The end of my conversation with Shinick seemed to emulate the show, as he asked if I could tell him where Carmen was. To be fair, more specifically, “Do you have contact info for Janine?”
This was my time to finally win the game. But after the bonding moment I’d had with LaManna, I felt my idea of right and wrong had become more complicated. I couldn’t betray her whereabouts.
My gut reaction, built in from childhood, gave me pause to let him know how to find her. I told him I’d see if she was up for getting on a phone call.
After my awkward stalling and pausing, Shinick eventually gave me his phone number to pass along to LaManna in case she was up for reaching out.
“You know what, you can give her my number,” said Shinick. “I was just going to say hello to her.”
No mention about locking her up in a time-jail. It didn’t seem like a trap.
This wasn’t the end of the long and winding road for Carmen, right?
It turns out the two had mutually fond feelings for each other all along. They spoke and dealt the last blow to my concept of heroes and villains from childhood.
“The only thing that sticks out is not so much specific stuff with Janine, but we would laugh all the time,” Shinick told me. I shouldn’t have worried he would lock her up like he did on the show. In a way, it was secretly a story of friendship between two fated enemies all along.
“It’s so funny because she’s the villain and Chief and I were the heroes ... she was supposed to be this mysterious evil woman, but she’s got such a great sense of humor and such a great personality that we just had a blast every time we were on the set together,” said Shinick.
I don’t know what the moral to this story is except that things that seem so clear-cut in childhood often take on shades of gray in adulthood.
“I think Carmen was really neat because she was a villain and yet she wasn’t villainous,” LaManna told me during our conversation.
So where exactly in the world is Carmen Sandiego now?
After the first season of “Where in Time?” LaManna left to pursue theater. She assumed that the show would be on for many seasons and that she could eventually come back.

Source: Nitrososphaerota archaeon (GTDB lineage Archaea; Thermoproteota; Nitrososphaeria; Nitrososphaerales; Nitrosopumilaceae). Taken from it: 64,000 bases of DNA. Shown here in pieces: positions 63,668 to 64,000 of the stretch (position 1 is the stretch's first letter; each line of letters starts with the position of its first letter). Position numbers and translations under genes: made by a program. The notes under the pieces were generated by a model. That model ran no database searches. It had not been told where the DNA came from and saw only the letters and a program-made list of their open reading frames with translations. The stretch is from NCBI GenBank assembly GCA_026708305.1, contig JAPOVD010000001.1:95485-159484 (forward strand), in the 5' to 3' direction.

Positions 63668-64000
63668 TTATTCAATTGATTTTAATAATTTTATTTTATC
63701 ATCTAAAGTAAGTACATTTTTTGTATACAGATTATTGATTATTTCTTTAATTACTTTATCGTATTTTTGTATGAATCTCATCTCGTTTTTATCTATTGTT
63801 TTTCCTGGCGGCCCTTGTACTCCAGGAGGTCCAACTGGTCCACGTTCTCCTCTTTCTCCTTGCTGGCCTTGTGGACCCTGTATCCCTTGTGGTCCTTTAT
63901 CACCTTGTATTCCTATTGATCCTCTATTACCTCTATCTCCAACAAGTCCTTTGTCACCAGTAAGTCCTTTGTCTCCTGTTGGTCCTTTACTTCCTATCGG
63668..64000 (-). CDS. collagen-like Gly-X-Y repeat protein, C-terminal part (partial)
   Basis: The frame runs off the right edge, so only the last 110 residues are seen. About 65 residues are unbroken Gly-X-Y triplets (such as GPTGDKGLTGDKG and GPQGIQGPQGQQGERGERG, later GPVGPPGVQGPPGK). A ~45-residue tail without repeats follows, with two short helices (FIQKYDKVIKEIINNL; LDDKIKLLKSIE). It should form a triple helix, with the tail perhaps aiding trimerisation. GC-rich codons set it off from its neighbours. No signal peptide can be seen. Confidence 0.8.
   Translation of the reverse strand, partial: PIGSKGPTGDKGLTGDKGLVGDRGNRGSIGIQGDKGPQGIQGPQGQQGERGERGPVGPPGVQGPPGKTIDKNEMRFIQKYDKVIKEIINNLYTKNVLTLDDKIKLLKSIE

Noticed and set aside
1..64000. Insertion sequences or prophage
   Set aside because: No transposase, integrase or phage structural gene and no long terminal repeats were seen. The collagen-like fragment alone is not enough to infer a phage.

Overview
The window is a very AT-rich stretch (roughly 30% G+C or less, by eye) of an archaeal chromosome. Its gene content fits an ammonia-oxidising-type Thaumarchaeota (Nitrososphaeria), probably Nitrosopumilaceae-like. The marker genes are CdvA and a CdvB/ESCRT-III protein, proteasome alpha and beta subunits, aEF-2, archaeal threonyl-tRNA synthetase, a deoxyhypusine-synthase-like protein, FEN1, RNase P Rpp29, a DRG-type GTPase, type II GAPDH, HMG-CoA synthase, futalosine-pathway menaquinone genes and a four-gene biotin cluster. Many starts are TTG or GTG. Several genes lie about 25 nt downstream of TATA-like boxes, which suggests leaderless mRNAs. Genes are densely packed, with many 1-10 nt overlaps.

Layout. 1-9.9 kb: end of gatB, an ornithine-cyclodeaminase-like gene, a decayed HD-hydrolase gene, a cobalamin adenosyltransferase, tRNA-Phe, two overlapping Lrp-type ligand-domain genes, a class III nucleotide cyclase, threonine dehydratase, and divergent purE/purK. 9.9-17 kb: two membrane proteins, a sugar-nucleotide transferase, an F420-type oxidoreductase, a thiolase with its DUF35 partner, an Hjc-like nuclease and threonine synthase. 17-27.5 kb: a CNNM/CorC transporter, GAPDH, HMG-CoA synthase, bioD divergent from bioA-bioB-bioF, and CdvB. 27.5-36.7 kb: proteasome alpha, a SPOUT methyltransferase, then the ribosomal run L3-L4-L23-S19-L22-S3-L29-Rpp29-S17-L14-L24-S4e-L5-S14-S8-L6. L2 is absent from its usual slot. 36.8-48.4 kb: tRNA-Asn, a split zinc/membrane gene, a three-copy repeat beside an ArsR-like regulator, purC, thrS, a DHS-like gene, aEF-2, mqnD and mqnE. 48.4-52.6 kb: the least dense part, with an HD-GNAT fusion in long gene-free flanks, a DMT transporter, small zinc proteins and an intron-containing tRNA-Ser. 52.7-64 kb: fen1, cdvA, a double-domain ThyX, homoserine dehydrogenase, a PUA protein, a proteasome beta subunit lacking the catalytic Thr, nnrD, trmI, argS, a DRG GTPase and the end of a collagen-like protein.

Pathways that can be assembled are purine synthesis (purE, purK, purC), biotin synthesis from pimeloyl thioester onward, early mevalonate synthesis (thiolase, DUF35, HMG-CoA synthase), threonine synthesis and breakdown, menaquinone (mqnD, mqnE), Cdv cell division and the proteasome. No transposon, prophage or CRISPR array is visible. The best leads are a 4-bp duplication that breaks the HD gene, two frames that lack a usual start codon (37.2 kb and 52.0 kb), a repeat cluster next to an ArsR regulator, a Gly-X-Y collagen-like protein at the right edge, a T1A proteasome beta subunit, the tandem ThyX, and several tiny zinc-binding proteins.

However, despite my dutiful watching, “Where in Time?” only lasted one more season with an alternate actress filling in as Carmen.
As previously mentioned, LaManna went on to successfully become a Broadway star over the next decade, but has admittedly gone off the grid more recently, as she put it.
“Since I was kind of away from New York for a couple years, I decided not to do Facebook and Twitter and all of that because I wasn’t necessarily doing anything that required a lot of publicity,” explained LaManna. “I said, ‘OK, I’m just going to kind of drop out for a little bit.’”
She added, “So, that’s why you cant find me anywhere.”
As she’s now married to an army officer, LaManna has been traveling all over the globe for years. She said her current whereabouts are off the record.
LaManna has two children with her army officer partner. They’ve been on the move quite a bit since she took a break from acting to raise her young kids. “I can’t really say that I’m in one place or the other, because it could change in a week.” Once Carmen, always Carmen.
Though, she now plans to start acting again, as her children are growing up.
Her daughter is “just about the right age” to start watching “Where in Time?” which LaManna is excited to share.
Perhaps nobody could recognize Carmen Sandiego behind that red-brimmed fedora all those years ago, but even without help from her mom, I have a feeling LaManna’s daughter will be able to identify the real Carmen immediately.
I was barely half a decade old when I first tried to thwart Carmen Sandiego. After two decades I had finally found her ... and she was actually really nice.
At the end of my conversation with LaManna, she had an apology for me of sorts. “Sorry it took you so long, but you’re pretty tenacious about it.”
She laughed and continued, “I thought, ‘My God, I owe it to him. He tried so hard to get me.’”
It may have taken 20 years, but I finally found Carmen Sandiego.
Let God, the Chief and Mark Zuckerberg know, I am now content.
Hit Backspace for a regular dose of pop culture nostalgia.